Not to scare anyone here, but documentary filmmaking can be very scary and harrowing work. Projects can take years to complete and often require hundreds of interviews and sifting through thousands of hours of newsreels and footage.

But, at the end of the day, they can also tell very cool—and often very meaningful—stories about important people and events which audiences might not have even known about before.

Such is the case with the recent documentary SPOOKTACULAR!, which made its world premiere at Alamo Drafthouse’s Fantastic Fest in Austin, Texas. Unraveling the story of Spookyworld, America’s first horror theme park, and its enigmatic, Vincent Price-esque creator David Bertolino, Quinn Monahan’s feature documentary is a great testament to the genre’s ability to both educate and entertain.

We sat with Monahan and the SPOOKTACULAR! team to chat about the film and explore their tips for any aspiring documentary filmmakers looking to tackle large, multi-year projects—plus said projects’ ability to connect with audiences and tell meaningful, if not at times horrifying, stories.

Editor's note: This interview has been edited for length and clarity.

No Film School: Tell us a bit about how this SPOOKTACULAR! documentary, and the story of Spookyworld, came together?

Quinn Monahan: It came together because David [Bertolino] and I were friends and neighbors and he started to tell me all these stories about Spookyworld. I didn't know anything about the spooking industry. I didn't know anything about the horror industry whatsoever.

Honestly, I think I had some vague awareness that there were other haunted theme parks around the country, but when he started telling me about it, and then I was looking it up on YouTube and I realized, oh, this is a big deal. This guy started this industry.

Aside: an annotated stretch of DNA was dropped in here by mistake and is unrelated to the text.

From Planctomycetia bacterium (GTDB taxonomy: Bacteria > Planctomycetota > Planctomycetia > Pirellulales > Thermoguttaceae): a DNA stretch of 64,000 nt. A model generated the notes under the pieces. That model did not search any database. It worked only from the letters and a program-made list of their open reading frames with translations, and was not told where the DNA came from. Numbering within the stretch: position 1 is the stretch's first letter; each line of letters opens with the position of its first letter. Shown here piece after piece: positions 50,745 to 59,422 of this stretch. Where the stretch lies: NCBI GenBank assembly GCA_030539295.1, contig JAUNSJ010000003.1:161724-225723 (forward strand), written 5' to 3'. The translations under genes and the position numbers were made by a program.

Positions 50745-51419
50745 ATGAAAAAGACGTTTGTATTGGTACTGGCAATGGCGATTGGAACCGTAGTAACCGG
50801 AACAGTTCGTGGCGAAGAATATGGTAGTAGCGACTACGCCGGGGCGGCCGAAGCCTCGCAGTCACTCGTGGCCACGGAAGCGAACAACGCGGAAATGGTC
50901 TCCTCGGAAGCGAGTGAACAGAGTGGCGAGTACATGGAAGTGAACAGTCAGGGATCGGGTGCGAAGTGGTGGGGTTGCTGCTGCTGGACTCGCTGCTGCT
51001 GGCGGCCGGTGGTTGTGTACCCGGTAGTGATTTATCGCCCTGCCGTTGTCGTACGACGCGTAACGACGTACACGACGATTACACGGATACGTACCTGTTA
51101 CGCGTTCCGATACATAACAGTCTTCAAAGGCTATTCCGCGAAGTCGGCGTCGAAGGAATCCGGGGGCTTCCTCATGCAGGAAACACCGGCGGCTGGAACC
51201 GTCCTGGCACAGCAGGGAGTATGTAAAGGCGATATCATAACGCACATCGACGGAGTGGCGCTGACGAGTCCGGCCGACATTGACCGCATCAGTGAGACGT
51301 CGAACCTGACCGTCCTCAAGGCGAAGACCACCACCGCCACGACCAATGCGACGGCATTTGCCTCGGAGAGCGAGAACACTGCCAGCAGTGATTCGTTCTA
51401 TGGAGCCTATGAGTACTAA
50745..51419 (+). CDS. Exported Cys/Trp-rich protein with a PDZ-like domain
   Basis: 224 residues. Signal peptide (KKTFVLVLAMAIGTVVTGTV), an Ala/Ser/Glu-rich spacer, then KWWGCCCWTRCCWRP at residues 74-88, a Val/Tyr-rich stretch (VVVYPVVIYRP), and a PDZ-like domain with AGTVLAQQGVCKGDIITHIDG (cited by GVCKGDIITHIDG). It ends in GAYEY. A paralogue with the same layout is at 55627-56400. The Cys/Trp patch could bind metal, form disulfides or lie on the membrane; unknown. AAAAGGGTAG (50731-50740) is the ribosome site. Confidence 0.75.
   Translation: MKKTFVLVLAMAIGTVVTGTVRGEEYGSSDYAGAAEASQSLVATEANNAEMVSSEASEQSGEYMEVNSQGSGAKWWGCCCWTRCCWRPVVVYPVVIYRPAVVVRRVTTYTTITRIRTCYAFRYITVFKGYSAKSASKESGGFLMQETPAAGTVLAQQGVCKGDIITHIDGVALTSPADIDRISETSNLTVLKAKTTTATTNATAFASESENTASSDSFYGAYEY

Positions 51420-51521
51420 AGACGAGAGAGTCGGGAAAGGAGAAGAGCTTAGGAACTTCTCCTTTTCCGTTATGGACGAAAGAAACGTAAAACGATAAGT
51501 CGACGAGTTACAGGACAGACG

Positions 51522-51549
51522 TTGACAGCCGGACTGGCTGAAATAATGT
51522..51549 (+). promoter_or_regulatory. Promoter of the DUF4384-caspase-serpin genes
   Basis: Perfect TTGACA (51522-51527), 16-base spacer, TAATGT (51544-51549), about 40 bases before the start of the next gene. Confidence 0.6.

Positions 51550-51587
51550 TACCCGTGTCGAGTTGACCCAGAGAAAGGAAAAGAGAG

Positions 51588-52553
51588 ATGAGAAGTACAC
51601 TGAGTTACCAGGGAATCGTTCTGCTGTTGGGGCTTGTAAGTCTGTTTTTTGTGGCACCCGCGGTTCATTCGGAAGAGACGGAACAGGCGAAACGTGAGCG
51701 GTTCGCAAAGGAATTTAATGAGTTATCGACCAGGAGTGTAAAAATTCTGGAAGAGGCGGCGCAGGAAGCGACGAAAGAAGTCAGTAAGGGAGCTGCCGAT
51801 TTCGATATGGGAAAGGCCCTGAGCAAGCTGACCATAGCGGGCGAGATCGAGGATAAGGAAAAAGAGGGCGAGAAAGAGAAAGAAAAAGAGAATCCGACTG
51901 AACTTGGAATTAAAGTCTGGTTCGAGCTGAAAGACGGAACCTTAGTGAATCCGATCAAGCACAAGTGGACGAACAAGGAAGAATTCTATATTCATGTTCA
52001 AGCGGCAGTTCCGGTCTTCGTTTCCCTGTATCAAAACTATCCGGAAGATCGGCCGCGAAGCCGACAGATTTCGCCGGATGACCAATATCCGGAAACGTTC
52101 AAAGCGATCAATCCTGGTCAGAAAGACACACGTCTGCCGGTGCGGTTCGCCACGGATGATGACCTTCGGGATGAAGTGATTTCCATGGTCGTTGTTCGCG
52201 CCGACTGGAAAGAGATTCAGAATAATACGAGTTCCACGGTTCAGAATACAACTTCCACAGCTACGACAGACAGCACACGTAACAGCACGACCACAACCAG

And so then I was looking at the old commercials and whatnot and thought that this would make this very visual, great documentary. And I was already a filmmaker, so I tried to push David into it and he was very busy producing a play and this and that, but eventually he came around to realize that, yeah, it was kind of an important thing. And so we got started making it right at the beginning of COVID-19 and all that.

'SPOOKTACULAR!"Courtesy of Fantastic Fest

NFS: Can you tell us a bit more about your ideation process for this documentary? How did you land on its visual style and language?

David Bertolino: Well, we didn't even know what direction it was going to go until we started it. We had no idea what footage was out there to capture. And as Quinn has said at the Q&A, we just didn't want a bunch of talking heads. So we tried to reach out to the community in the Boston market initially and asked for a contribution of any footage that existed.

Monahan: We weren’t too concerned though because we knew David had been in touch with everybody over the years, and he had a lot of people that he wanted to talk to. But as a filmmaker, my biggest concern was: how are we going to illustrate this? But then slowly, even though we put calls out for footage, just nothing was coming in.

David had a few things that he didn't even realize he had. He said, I've got a box of tapes. And as I started going through, I was like, oh, this is good. This is a good start. But what kind of came through were two people who were shooting sort of contemporaneous documentary footage there. That was Bruce Miller and Ed Gant. Ed Gant being a designer there, and Bruce Miller playing Leatherface for years and years at the park.

So between those guys and some other things, and of course some terrific journalist’s journalism and still photos, we were able to not have too many talking heads and just be able to tell our story visually, which is what to me was the most important.

(L to R) David Bertolino, Willard Scott and Sam BertolinoCourtesy of Fantastic Fest

NFS: You all mentioned a couple of interesting things in the Q&A at the premiere, most notably that this film was shot partly during COVID-19 (hence the Zoom interviews) and that you were producing a podcast in tandem with the film as a way to provide additional interviews and materials. What were the unique advantages, and perhaps issues, with each approach?